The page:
One option for the North Island Seniors Housing building. Designs are still being considered. (Finlayson Bonet Architects)

Port Hardy council votes to continue with zoning for seniors housing project ‘as is’

There is an opportunity for the Seniors Citizens Society to occupy a space within the development.

A seniors housing project in Port Hardy continues to build steam and move forward in a positive direction.

After council agreed on June 9 to write a letter of support for the North Island Seniors Housing Foundation that will be attached to its funding application to BC Housing, a staff report regarding the housing project, written by Heather Nelson-Smith, Director of Corporate Services for Port Hardy, was then up for review at their July 14 meeting.

“The district has conducted a public hearing with respect to bylaw 1113-2020 to rezone 9300 Trustee Road to Multiple Family Residential (High Density),” Nelson-Smith noted in her report. “Following the public hearing it was brought to the authors attention that there is a potential opportunity for the Port Hardy Seniors Citizens Society to occupy a space within the development. Plans submitted to the District included a kitchen, multipurpose room, admin offices and storage.”

According to the report, this prompted the designation of use to include:

(4) Indoor amenity space shall not exceed 15.0 square metres per Apartment Dwelling and Attached Dwelling and shall be used exclusively by the residents offices and storage. This would allow the development to have amenity space no greater than 780 square metres or 8,390 square feet based on 52 dwelling units.

“The issue with the above regulation is that it prohibits the use of assembly space or space dedicated to another party not associated with the residents and/or the administration of the facility,” stated Nelson-Smith. “The North Island Seniors Housing Foundation has expressed that they would like to open opportunities to allow nonprofit/government groups to have dedicated leased space in the facility in the future such as the Hardy Bay Seniors Society or the provision to provide community baths.”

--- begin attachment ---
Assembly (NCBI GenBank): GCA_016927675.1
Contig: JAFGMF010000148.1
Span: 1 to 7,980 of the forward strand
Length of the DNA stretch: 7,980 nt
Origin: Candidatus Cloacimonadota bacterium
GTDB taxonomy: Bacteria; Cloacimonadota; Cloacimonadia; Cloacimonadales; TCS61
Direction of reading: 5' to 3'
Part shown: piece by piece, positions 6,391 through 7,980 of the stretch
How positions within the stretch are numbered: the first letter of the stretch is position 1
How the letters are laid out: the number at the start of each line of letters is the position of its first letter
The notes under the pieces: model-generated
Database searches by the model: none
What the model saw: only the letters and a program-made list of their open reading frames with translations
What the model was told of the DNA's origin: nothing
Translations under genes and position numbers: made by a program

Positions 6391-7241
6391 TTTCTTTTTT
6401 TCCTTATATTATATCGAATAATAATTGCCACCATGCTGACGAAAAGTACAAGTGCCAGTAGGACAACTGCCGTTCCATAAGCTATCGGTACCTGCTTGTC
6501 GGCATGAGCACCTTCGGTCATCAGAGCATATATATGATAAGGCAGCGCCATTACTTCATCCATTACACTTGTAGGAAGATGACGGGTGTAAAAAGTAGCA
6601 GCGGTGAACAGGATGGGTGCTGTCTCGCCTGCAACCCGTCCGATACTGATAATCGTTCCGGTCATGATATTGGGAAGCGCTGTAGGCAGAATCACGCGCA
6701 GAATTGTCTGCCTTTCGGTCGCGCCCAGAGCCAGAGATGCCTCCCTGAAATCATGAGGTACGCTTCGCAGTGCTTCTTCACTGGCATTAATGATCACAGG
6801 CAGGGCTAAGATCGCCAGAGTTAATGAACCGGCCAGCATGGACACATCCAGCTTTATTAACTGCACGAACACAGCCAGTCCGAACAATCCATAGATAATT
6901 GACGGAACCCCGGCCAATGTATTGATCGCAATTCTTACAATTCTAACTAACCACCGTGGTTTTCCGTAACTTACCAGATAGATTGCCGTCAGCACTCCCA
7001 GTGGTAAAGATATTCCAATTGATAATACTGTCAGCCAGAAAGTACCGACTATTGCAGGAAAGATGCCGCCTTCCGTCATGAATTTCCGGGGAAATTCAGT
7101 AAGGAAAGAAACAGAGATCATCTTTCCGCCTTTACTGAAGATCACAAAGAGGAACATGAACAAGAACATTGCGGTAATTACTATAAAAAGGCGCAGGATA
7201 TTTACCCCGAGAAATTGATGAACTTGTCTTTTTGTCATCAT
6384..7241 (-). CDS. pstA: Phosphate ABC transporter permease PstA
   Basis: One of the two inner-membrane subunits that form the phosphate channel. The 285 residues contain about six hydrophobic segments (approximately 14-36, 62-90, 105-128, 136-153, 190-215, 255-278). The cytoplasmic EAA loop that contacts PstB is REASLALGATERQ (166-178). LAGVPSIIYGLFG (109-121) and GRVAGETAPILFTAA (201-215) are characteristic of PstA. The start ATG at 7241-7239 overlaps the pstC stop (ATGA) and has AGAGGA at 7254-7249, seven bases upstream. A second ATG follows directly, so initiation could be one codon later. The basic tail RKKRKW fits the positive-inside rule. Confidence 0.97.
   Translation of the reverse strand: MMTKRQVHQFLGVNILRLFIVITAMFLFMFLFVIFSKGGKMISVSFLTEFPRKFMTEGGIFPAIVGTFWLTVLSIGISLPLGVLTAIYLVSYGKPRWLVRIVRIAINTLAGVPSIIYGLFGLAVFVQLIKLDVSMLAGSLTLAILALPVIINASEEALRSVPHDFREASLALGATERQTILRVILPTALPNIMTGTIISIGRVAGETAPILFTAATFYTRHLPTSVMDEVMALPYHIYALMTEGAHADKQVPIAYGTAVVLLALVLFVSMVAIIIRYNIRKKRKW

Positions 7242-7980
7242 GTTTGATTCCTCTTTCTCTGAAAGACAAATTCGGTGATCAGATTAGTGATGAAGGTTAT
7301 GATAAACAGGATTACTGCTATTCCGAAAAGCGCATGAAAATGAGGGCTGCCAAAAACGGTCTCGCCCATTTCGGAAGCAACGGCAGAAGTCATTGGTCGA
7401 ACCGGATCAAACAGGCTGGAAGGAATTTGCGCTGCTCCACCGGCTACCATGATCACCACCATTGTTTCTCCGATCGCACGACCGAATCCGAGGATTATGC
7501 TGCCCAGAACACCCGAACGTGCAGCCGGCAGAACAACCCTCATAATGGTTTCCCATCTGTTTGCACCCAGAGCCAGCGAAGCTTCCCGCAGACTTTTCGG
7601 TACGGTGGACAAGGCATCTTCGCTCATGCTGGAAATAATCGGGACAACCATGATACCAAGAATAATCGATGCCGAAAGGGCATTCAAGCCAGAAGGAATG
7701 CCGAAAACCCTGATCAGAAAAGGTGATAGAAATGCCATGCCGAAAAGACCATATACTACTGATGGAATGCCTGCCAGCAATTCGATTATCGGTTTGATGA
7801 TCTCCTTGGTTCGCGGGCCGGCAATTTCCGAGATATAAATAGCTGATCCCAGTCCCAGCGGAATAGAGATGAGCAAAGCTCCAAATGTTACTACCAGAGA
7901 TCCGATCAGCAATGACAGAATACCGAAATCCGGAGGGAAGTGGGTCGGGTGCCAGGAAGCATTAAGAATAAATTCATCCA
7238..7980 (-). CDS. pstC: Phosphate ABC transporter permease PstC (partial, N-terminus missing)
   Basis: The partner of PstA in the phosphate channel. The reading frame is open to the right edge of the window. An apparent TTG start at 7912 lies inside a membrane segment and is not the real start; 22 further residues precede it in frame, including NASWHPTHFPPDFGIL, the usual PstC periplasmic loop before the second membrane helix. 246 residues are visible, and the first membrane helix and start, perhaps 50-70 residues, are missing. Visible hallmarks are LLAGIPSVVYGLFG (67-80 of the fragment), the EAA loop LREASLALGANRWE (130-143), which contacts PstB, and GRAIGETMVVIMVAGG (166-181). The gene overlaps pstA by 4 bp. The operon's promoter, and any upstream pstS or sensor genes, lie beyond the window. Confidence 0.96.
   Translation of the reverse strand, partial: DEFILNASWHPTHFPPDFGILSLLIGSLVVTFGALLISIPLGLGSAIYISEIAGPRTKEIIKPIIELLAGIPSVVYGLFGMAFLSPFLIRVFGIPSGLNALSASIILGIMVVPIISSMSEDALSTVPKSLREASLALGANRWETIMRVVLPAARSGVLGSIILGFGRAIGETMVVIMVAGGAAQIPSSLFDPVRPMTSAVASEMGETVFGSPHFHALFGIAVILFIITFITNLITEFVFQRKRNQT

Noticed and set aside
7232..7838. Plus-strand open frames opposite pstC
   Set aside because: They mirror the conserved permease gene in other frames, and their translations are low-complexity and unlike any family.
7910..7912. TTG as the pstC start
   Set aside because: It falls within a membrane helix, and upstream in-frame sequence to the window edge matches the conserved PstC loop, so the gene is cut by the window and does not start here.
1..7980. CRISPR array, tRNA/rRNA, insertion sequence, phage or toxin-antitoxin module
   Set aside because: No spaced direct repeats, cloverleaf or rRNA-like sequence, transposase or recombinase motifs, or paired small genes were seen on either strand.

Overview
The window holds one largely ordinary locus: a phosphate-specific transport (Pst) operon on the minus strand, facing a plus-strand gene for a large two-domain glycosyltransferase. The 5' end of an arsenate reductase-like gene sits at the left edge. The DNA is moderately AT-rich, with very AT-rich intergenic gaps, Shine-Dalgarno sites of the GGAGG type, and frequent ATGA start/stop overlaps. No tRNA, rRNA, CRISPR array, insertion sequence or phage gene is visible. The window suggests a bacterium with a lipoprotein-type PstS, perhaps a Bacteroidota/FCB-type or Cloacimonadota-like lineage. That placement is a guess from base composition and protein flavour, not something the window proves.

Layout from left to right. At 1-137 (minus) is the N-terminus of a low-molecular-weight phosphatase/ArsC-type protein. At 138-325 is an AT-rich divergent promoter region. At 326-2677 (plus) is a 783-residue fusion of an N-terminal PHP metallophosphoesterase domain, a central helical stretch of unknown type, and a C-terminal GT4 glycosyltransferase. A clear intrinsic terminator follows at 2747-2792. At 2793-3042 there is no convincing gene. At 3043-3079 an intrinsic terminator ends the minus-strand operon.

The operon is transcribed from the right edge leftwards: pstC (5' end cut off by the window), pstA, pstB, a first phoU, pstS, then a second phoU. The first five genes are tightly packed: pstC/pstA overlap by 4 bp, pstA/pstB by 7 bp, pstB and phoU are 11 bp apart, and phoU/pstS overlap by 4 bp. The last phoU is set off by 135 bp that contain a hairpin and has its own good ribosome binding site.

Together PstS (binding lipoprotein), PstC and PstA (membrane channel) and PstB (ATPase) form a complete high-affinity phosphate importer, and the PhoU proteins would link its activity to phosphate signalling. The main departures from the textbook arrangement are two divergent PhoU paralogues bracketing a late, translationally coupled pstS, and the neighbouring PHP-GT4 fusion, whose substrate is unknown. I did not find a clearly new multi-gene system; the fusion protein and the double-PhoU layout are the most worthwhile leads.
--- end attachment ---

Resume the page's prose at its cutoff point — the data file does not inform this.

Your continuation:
Nelson-Smith’s report included six different options for council to choose from:

Option one

Continue with the zoning of 9300 Trustee Road under Bylaw No. 1113-2020 as is and dedicate the area as strictly residential.

Option two

Continue with the zoning of 9300 Trustee Road under Bylaw No. 1113-2020 as is and should there be a need to add nonresidential use, the North Island Seniors Housing Foundation may make an application to the District for a zoning amendment when they are the leaseholder and when the specifics of that use are confirmed.

Option three

Amend Zoning Regulation Bylaw No. 1113-2020 as follows:

(4) Indoor amenity space shall not exceed 15.0 square metres per Apartment Dwelling and Attached Dwelling and shall be used by the residents and administration of the facility. This includes kitchens, multipurpose rooms, offices and storage. Up to a maximum of [pick a percentage] % of the total space may be used/leased for use by nonprofit/government organizations where their clientele resides in the residence but allows members of the community to gain access to the services provided. Spaces leased/used by nonprofit/government organizations must adhere to the assembly regulation for parking requirements for the property.

Option four

Amend Zoning Regulation Bylaw No. 1113-2020 as follows:

(4) Indoor amenity space shall not exceed 15.0 square metres per Apartment D g and Attached Dwelling. This includes kitchens, multipurpose rooms, offices, and storage. Spaces used by other organizations must adhere to the assembly regulation for parking requirements for the property.

Option five

Change the zoning entirely to allow for assembly use as part of the MultiFamily 2-Multiple Family Residential (High Density) as an accessory use.

Option six

Create a new zone which limits all activities to this specific site.

Nelson-Smith and Chief Administrative Officer Allison McCarrick recommended that council proceed with option two.

Coun. Leightan Wishart made the motion to go with option two, Coun. John Tidbury seconded it, and it was approved by council.


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